"I don't have the spectrum, I don't own the network infrastructure, I don't make customer-service calls, but I do have subscribers. I have tens of millions of them," he told execs abuzz over his declaration. His subscribers, he added, spend billions of dollars every year on all sorts of items -- but mainly music.
Combs's timing couldn't be better: The wireless industry is gearing up to zap all sorts of tunes to cell phones. "I'm a future wireless mogul," he told BusinessWeek Chicago Deputy Manager Roger O. Crockett in a phone interview. "All of this big talk -- it has to come to fruition by me." Here are edited excerpts of his comments about the potential and pitfalls of music in the wireless world:
Q: How big of a movement do you think wireless downloads will be?
A: The iPod has helped digital music take off. Now people are talking about the cell phone as a platform for digital music. Music is...going to be the leader in the future of wireless.
Just imagine a world without music. If I want to hear Pink Floyd's classic hits, I want to be able to pay to get it now. The positiveness is the urgency. Sometimes when I want it and I need to have it, there should be a way.
Q: Will the ability to download music over the airwaves help the music industry recover from its doldrums?
A: There has been a true perception that the record industry is down because of the lack of sales in CDs, but the music industry [overall] is booming. People want to own music, they are thirsty for it. It's a way to express themselves and their personality. They want it in any capacity, and they want it now. A majority of people have music going on in their lives every day.
Q: What's up with so many people becoming so interested in carrying an iPod or other device that plays their music?
A: It's expressing a certain style of your life. It's like driving a Mercedes or a classic Harley rather than any ol' ride. When you have the new black Razr [phone by Motorola] in your hand, that new Razr is not just your phone, it's saying you are a new level of person.
Q: How do you expect to participate in the wireless music business?
A: [My wireless service] would be targeted to the youth market and would specialize in a cool lifestyle. It would be something that would be my own MVNO [mobile virtual network operator], and the actual design of the handset would be something that is unique.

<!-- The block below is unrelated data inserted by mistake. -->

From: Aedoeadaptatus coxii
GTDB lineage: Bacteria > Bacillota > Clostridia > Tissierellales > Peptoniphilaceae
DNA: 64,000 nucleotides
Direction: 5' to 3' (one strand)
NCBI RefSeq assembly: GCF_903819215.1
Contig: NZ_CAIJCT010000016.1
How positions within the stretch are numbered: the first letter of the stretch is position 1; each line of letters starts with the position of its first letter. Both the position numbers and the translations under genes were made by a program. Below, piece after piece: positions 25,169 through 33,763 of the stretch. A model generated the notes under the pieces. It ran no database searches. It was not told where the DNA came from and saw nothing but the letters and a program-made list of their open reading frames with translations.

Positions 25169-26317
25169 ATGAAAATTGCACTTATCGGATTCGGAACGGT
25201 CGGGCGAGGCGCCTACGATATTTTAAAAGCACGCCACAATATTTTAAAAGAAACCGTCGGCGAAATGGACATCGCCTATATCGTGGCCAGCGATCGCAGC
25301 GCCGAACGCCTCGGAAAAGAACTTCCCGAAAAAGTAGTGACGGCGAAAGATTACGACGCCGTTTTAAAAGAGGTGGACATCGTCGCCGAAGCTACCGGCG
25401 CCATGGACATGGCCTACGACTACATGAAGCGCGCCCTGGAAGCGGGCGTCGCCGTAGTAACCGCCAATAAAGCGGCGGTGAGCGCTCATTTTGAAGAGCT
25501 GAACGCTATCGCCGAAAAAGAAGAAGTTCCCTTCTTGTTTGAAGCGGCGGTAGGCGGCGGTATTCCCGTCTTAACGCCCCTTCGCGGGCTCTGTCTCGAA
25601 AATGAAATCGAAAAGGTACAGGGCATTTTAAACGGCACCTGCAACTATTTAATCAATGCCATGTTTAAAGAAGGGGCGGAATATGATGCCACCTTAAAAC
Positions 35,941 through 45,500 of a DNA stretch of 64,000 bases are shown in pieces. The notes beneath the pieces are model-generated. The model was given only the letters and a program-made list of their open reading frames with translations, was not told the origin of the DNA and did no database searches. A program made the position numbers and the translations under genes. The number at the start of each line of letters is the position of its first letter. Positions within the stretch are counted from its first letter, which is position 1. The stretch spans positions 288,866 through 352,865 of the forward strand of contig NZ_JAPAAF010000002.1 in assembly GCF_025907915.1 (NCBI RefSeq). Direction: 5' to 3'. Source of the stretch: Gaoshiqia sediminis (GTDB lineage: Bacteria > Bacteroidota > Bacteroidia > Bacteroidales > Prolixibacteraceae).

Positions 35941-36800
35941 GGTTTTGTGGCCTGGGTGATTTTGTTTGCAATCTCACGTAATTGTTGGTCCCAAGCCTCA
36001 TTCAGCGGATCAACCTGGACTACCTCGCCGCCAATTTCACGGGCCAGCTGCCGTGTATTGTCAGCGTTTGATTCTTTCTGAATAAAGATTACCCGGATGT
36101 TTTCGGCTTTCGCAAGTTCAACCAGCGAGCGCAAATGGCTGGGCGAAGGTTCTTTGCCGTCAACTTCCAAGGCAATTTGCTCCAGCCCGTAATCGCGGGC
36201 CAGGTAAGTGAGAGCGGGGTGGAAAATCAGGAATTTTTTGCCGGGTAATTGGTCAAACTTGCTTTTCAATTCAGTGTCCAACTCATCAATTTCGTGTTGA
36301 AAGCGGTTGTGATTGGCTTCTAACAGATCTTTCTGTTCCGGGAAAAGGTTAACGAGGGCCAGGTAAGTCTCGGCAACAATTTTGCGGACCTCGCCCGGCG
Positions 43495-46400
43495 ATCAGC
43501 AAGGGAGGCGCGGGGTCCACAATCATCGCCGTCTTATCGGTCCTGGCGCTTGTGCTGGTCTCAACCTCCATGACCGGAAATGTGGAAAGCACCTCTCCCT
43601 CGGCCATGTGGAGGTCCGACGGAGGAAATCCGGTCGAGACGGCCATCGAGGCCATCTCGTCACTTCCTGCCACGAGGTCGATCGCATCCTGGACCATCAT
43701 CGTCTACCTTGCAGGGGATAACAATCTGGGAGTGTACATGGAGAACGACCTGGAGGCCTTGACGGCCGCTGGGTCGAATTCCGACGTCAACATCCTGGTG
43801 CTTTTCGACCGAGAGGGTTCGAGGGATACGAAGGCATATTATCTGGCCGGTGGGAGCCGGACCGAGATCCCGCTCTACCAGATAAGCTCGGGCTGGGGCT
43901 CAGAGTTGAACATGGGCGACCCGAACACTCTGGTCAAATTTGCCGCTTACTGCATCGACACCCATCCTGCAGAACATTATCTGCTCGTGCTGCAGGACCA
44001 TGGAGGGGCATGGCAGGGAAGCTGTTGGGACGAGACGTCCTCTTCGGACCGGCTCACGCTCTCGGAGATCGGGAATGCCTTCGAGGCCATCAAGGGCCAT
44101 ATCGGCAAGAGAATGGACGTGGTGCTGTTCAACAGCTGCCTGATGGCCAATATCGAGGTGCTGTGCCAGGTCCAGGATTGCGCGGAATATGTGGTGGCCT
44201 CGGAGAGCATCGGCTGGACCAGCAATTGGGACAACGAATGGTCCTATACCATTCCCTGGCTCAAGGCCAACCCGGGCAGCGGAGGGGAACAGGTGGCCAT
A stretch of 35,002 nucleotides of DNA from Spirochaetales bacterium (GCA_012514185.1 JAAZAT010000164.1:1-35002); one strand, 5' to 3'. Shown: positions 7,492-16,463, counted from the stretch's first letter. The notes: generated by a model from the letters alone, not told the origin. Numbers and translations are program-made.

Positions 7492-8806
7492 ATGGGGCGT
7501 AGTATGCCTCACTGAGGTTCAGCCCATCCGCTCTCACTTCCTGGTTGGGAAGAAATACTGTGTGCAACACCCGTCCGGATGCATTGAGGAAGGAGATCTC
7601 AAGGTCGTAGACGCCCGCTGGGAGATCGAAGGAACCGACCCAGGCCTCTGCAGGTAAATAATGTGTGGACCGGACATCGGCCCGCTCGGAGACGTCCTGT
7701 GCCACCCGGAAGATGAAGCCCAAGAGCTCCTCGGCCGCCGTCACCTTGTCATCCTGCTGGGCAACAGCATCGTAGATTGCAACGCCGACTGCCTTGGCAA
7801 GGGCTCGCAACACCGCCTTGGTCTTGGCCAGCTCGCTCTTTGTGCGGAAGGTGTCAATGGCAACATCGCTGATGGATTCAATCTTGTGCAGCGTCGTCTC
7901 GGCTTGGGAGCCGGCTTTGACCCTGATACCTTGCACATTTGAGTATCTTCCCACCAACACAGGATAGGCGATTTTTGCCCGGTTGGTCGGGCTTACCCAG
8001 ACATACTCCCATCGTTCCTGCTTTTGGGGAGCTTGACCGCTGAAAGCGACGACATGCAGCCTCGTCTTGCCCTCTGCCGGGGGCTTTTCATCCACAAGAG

In time to come you'll see myself and my company involved in an entity that gives a community access to certain content and has certain marketing power to market to this community.
Q: Could there be a P. Diddy phone soon, or a Bad Boy online music store for mobile downloads?
A: Hey, man, I can't tell you all my secrets. But we understand the value of the industry in this space. We have a community. And where this wireless space is going is a full-fledged lifestyle network. I'm a creator of music content, and I have a catalogue of music that is an expression of this community and these times.
Q: Downloading music from the Net costs about $1 per song. Do you think it should be more for sending music to phones?
A: Oh, yeah. One dollar for a single doesn't make sense. The record industry pays the cost of the CD and the cost of the manufacturing. But the record industry has been scared to death that [piracy would dominate] and they wouldn't get anything, so they decided to take some money rather than get no money.
I can understand when we were happy to get a dollar, but as the technology catches up and as the wireless business catches up to tech, I hope things will even out. [Charging more] is not in any way to overcharge the customer. It's just to do whatever is fair.
Q: How are you paid for PC downloads now, and how do you expect get paid from the cellular download model?
A: The music industry is coming around to really realize its worth. So you're going to see the evolution of us realizing our power and not giving our content away. The entities that touch the pulse of culture are going to get fair market value. I'm going to be a leader in determining what my value is in this space.
Q: So what is that value? When music is downloaded to phones what should the music studio's cut be, 50%?
A: It definitely should not be 50-50! We should get the majority of it because we control the music. About 90% should go our way. But it shouldn't be about the money, it should be about servicing the customer. There are deals in the future that are going to be a blueprint for all the deals that are going to fall under them. We have an industry that is starting to smarten up, and we can take advantage of the success of the wireless space.
Q: It looks like most of the wireless carriers won't let people move music from their phone to other devices right away. Do you think that's going to turn people off?
A: In the future, they will have to focus on technology to let people share. But as it's shared, people should have to pay for it. It will happen. It takes time, but everything is moving faster than it was two years ago. Eventually the technology catches up to the dream.